This entry was posted in Humor, Lesbian Literary, Life, Reflections, Slice of Life, The Way Life Is and tagged , , , , . Bookmark the permalink.

7 Responses to Saints and Sinners Festival in NOLA

  1. Wayside Artist says:

    I’m so excited for you. Sheila, you’re a damn good writer. I’ve said before, your snapshots of life in these United States rival the big leaguers like Jean Shepherd and Garrison Keillor. You’ll probably surprise yourself at how easy the small talk will be. If not, stuff your mouth with hors d’oeuvre. 😀 Life is Good. You’re the​proof. Enjoy!!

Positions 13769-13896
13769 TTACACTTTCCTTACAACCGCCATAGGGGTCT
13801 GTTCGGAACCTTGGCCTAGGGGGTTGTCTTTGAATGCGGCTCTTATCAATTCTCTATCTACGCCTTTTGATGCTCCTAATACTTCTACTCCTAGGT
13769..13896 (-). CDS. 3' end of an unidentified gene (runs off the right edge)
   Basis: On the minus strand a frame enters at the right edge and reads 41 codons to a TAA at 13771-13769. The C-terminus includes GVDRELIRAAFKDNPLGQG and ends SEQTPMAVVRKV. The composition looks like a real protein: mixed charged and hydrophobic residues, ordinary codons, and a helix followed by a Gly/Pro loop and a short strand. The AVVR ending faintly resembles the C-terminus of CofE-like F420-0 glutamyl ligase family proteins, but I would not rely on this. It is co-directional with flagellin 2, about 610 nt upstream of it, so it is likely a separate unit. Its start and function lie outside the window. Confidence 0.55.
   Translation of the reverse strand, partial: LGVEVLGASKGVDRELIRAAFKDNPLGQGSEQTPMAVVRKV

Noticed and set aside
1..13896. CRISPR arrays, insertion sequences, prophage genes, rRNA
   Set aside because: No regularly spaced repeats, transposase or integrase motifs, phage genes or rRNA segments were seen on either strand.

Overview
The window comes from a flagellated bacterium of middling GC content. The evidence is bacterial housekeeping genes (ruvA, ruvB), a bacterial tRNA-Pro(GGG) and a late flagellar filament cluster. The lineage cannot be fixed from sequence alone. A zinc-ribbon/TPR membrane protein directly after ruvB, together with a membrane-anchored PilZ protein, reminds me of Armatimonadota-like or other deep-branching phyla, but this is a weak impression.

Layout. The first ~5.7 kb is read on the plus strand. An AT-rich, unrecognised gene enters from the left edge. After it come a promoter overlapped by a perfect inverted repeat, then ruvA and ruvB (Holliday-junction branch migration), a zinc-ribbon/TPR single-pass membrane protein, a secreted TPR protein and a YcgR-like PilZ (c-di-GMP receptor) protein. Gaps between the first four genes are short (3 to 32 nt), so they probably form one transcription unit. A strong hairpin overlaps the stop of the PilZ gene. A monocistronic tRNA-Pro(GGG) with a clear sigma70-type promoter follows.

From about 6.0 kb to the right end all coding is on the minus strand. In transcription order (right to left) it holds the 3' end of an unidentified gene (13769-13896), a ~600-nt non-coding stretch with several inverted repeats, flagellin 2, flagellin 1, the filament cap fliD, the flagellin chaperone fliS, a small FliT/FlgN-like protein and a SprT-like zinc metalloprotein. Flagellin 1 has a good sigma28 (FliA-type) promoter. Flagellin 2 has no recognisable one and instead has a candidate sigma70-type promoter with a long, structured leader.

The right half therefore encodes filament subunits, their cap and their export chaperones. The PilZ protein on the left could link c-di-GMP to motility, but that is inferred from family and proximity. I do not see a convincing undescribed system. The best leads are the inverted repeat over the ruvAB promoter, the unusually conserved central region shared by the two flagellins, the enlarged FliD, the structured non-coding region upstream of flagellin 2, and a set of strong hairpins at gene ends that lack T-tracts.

Liked by 1 person

  2. Dianne Heiser says:

    Congratulations, Sheila! I’m so happy for you! Have fun in N.O. You know we lived in Louisiana 10 years with 2 1/2 in Baton Rouge, and 8 1/2 in New Orleans! Loved it!!!

    Liked by 1 person

  3. reocochran says:

    I hope you have a fantastic and wonderful time in New Orleans, Sheila! xo
    Believe it or not, I will be going to New Orleans on an airplane in November, but mainly hanging out with a great friend, Patrice who lives in Long Beach, Mississippi. We met in college and she was my maid of honor in my first wedding. Take care and enjoy!

    Liked by 1 person